No matter how success is defined, one thing is clear, checkpoints are resource-intensive, requiring many hours, officers, and a range of agency equipment to operate. But there’s a tactic law enforcement agencies are using to supplement their DUI enforcement, one that broadens the scope of traditional sobriety checkpoints.

Flexible DUI Checkpoints: A Low-Cost Tactic

Flexible checkpoints or “phantom checkpoints” are a strategy that involves staging with enforcement vehicles and signs, but not fully staffing a checkpoint, providing police with an alternative method of DUI enforcement that is less expensive. By creating the appearance of a sobriety checkpoint, the objective is mainly to raise police visibility and DUI awareness within the community.

With flexible checkpoints, officers rarely stop or arrest drivers, but the goal of deterring drunk driving is achieved as drivers observe law enforcement presence and activity. In a study conducted last year by the National Highway Traffic Safety Administrations (NHTSA), researchers determined that flexible checkpoints serve as “a versatile, low-cost tool that virtually any size law enforcement agency can adapt to enhance enforcement and increase public awareness of enforcement efforts.”

The primary purpose of checkpoints is clear: to deter drunk and impaired driving, not to increase DUI arrests. As long as law enforcement agencies are able to increase the perceived risk of stops with the potential consequence of being arrested for DUI, sobriety checkpoints will continue to be an effective tool for deterring impaired driving.

State Drunk Driving Laws Search Tool

The post Flexible Checkpoints Are A Low-Cost Tactic For Deterring DUIs appeared first on Sobering Up.

When It Comes To Boating, Alcohol and Water Don’t Mix

This post was originally published on this site

With summertime boating season underway, it’s important to remember that impaired driving isn’t limited to the roadways. Boating under the influence (BUI) is just as dangerous as drunk driving and it’s illegal in all 50 states.

The Dangers of BUI

According to the U.S. Coast Guard, alcohol is the leading contributing factor in boating deaths, accounting for 15% of all recreational fatalities. In 2016, alcohol played a role in 335 boating injuries and 133 deaths.

Just like drunk driving, alcohol impairs a boater’s judgment, vision, balance, and reaction time. However, these effects can occur more quickly out on the water. A boater operator’s coordination can be slowed by “boater’s hypnosis”—the combo of motion, vibration, engine noise, sun, and wind—which speeds up the impact of alcohol in a person’s system. And excessive drinking can be just as dangerous for passengers. An intoxicated passenger is more likely to fall—either inside the boat or overboard—leading to serious injury or drowning.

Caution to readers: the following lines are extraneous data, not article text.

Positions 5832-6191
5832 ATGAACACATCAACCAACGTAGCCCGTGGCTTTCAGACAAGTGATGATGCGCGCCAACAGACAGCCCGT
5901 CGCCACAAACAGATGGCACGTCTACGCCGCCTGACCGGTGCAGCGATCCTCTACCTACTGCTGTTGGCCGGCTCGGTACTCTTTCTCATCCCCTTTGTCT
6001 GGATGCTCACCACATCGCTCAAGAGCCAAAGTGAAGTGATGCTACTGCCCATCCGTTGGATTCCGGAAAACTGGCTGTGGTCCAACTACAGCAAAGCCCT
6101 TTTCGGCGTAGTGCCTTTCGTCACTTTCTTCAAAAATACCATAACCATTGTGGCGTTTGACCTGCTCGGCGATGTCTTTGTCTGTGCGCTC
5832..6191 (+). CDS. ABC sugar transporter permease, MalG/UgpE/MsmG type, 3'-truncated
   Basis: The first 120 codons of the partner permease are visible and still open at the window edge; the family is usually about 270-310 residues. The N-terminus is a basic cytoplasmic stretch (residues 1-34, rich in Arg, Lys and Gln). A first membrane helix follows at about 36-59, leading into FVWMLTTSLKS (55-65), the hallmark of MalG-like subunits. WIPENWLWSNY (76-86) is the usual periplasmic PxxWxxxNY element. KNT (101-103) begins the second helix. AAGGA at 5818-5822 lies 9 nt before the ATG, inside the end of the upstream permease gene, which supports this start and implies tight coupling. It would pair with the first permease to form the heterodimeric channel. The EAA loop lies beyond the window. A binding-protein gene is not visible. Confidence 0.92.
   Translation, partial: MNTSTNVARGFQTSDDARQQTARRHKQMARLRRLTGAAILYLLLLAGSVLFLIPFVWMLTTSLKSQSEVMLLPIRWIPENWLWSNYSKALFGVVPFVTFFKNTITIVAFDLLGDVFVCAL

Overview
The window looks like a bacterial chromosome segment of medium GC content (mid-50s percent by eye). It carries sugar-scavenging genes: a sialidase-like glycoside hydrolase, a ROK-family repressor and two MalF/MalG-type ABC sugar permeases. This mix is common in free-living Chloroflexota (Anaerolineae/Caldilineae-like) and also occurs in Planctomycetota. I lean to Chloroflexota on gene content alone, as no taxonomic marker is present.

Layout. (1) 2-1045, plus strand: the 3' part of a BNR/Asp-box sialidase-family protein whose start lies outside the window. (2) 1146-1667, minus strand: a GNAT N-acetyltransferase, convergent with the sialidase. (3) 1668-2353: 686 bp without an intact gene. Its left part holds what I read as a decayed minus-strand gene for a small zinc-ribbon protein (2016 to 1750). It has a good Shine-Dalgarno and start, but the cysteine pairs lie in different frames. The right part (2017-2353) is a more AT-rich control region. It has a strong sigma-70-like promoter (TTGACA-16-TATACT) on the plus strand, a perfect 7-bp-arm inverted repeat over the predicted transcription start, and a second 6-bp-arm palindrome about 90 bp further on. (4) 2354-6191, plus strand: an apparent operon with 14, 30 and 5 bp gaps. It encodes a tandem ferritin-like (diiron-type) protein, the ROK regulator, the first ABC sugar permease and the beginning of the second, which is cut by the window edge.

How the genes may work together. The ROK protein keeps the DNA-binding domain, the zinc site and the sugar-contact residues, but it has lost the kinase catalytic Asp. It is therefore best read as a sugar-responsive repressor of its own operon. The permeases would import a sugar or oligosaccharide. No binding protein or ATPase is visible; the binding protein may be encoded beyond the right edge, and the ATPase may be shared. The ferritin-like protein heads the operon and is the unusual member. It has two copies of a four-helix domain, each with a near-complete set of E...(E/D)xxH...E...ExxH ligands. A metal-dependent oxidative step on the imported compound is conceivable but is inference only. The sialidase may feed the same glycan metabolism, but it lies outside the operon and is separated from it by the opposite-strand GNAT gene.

Alcohol can also heighten a boater’s inexperience. The average boater only spends 110 hours on the water each year, meaning they may not be as confident operating a boat as they are driving on the road. Add that there are no lanes, lights, or turn signals, and that most boaters aren’t required to obtain special training, and you end up with a dangerous or potentially deadly situation.

#OperationDryWater

This summer, law enforcement agencies in all 50 states are expected to participate in a national campaign to raise BUI awareness. Operation Dry Water (ODW) is a program coordinated by the National Association of State Boating Law Administrators (NASBLA) in partnership with the U.S. Coast Guard and law enforcement agencies. Its mission is “to reduce the number of alcohol- and drug-related accidents and fatalities through increased recreational boater awareness and by fostering a stronger and more visible deterrent to alcohol use on the water.”

Over the weekend leading up to the Fourth of July—a time when both boating activity and drinking spike—ODW will conduct a nationwide awareness and enforcement campaign. The goal is to inform and educate boaters on the consequences of boating under the influence and to prevent them from hitting the open water if they have been drinking or using drugs.

Since its launch in 2009, ODW’s annual three-day campaign has resulted in the removal of 3,038 boaters for BUI. During the 2017 campaign, law enforcement confronted 243,853 boaters, resulting in more than 33,000 warnings or citations and more than 500 BUI arrests.

The post When It Comes To Boating, Alcohol and Water Don’t Mix appeared first on Sobering Up.

Work-release inmate arrested on “pot” charge

This post was originally published on this site

Work-release inmate arrested on “pot” charge

Click here to read a story about a work release-eligible inmate in the Fauquier County jail who was arrested for possessing marijuana in order to sell it. The inmate was monitored with a GPS monitoring device.

Tags: , , , , , , , ,